Though they are unusual in appearance and might resemble melanoma, Dysplastic Nevus is plural for “atypical moles” that often run in families and are noncancerous. Even so, The Skin Cancer Foundation is clear that individuals with atypical moles are at a greater risk of developing melanoma, and those with a high number of moles are at a higher risk for such. Moreover, dysplastic nevus are more prominent in Caucasians, as up to 8 percent of Caucasians have atypical moles. Though the presence of noncancerous moles is not always a concern, individuals are considered high-risk when there is a family history of melanoma.
Dermatologists and other skin care specialists agree that regular skin examinations are imperative for high-risk individuals, along with rigorous daily sun protection. In turn, it’s important to become aware of other conditions and syndromes that increase one’s risk of developing melanoma. For instance, individuals are considered to have Atypical Mole Syndrome when they have 100 moles or more, if one or more of the moles are 8 mm or larger, and if one or more of the moles are atypical. Along with atypical mole syndrome, individuals might have Familial Atypical Multiple Mole Melanoma Syndrome, or FAMMM, placing them at a higher risk. These individuals have one or more first or second-degree relatives that have presented with melanoma. Because people with FAMMM can develop atypical moles anytime throughout their lives, a commitment to regular skin examinations is key to early detection and treatment.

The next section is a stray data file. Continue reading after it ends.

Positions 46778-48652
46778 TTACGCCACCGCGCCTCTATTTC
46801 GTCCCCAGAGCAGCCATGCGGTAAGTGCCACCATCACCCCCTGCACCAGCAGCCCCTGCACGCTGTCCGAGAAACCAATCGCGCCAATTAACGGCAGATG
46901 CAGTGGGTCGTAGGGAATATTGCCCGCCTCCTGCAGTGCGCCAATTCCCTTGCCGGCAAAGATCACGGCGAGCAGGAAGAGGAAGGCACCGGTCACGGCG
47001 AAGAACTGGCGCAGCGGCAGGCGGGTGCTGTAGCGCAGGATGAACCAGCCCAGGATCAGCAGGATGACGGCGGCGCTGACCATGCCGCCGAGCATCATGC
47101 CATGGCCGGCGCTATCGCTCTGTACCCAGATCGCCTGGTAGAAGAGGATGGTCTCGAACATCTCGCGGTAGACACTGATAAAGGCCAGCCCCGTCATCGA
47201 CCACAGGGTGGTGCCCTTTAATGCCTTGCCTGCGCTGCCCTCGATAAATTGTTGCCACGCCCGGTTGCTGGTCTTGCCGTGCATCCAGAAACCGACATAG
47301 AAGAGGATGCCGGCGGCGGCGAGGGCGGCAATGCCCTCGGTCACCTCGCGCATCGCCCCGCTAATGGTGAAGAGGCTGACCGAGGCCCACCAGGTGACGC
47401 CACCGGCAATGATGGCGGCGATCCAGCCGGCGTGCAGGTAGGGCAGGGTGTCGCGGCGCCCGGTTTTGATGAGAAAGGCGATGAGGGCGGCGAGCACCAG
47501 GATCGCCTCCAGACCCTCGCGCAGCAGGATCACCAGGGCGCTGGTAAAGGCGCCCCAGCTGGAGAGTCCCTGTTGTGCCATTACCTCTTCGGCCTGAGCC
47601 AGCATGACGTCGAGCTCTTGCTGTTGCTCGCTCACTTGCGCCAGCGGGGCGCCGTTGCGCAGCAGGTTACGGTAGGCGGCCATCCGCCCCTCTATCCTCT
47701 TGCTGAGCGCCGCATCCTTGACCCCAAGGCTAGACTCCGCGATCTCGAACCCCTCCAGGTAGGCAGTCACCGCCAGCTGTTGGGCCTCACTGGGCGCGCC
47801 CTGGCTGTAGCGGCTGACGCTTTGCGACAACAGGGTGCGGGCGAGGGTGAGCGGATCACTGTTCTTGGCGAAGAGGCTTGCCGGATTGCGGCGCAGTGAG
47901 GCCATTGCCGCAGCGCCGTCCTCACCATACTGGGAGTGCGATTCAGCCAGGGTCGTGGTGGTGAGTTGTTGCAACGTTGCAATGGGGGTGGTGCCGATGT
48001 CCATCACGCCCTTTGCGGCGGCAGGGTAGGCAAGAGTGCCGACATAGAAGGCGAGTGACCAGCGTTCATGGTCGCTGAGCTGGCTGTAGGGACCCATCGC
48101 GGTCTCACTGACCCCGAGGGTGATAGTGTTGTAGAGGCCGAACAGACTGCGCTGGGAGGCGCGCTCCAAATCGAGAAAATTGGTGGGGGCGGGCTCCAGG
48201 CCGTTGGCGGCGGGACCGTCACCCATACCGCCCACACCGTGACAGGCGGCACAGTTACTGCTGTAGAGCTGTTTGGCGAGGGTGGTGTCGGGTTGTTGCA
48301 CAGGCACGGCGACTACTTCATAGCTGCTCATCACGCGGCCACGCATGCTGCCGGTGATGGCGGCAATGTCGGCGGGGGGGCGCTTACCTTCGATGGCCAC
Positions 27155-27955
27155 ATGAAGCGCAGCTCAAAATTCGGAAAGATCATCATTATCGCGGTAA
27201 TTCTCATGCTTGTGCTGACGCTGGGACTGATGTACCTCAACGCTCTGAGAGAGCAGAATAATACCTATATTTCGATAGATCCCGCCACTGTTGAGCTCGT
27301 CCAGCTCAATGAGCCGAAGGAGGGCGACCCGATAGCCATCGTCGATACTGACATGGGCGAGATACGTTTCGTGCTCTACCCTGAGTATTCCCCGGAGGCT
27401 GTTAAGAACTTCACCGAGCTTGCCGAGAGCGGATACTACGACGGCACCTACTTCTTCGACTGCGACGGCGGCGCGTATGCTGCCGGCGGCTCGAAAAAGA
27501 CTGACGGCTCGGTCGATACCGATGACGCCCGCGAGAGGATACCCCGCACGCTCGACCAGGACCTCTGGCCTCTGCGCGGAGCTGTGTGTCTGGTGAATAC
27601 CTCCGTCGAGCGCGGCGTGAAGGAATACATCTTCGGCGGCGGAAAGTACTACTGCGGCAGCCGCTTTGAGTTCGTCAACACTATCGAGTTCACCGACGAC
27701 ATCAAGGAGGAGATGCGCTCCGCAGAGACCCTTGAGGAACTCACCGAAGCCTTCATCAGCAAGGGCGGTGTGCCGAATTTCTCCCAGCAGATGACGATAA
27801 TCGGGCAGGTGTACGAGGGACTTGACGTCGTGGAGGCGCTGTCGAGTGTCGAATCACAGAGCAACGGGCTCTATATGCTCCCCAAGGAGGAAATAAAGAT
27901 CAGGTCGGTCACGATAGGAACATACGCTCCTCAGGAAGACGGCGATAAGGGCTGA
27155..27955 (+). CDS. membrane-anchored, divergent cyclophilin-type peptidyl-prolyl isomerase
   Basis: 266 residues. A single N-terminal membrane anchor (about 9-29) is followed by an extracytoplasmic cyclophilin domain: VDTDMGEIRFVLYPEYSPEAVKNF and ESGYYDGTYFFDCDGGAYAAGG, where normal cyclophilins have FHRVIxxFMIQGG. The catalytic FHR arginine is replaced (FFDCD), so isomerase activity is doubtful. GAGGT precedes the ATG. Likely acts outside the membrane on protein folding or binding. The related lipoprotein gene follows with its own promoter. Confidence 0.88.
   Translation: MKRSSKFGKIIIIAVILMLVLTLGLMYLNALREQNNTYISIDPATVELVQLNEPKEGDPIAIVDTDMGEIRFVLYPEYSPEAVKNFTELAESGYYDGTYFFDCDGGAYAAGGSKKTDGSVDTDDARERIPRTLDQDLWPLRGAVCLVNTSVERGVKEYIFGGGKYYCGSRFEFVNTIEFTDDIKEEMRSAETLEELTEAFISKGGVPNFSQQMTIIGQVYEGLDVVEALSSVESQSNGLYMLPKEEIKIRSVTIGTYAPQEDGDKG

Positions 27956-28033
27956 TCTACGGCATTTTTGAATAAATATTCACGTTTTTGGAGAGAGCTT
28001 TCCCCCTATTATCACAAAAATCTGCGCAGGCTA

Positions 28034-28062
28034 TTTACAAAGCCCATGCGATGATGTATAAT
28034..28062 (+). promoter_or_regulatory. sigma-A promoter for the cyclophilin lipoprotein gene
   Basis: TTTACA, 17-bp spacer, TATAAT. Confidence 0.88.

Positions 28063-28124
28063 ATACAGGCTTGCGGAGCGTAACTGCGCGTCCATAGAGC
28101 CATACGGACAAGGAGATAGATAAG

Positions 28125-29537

Careful consideration of one’s medical and family history, as well as the presence of atypical moles is necessary to determine the right approach to treatment. In some instances, monitoring atypical moles regularly is enough. Yet, in other cases, a biopsy is recommended or complete removal of the moles. Meanwhile, understanding when and how to use sunscreen is paramount. First, apply a broad- spectrum (UVA/UVB) sunscreen with an SPF of 15 of higher every single day. If you are going outside, apply sunscreen 30 minutes prior, and make a point to reapply sunscreen every two hours.
Do You Have A History Of Atypical Moles, Or A Family History Of Melanoma?
At Kayal Dermatology & Skin Cancer Specialists, our team believes that mole checks should be scheduled annually, beginning after age 30, and especially if an irregular mole has been detected previously or if there is a family history of melanoma.
If you’ve noticed a suspicious mole or lesion, or if you have a family history of melanoma, contact Dr. Kayal and the compassionate staff at Kayal Dermatology & Skin Cancer Specialists today.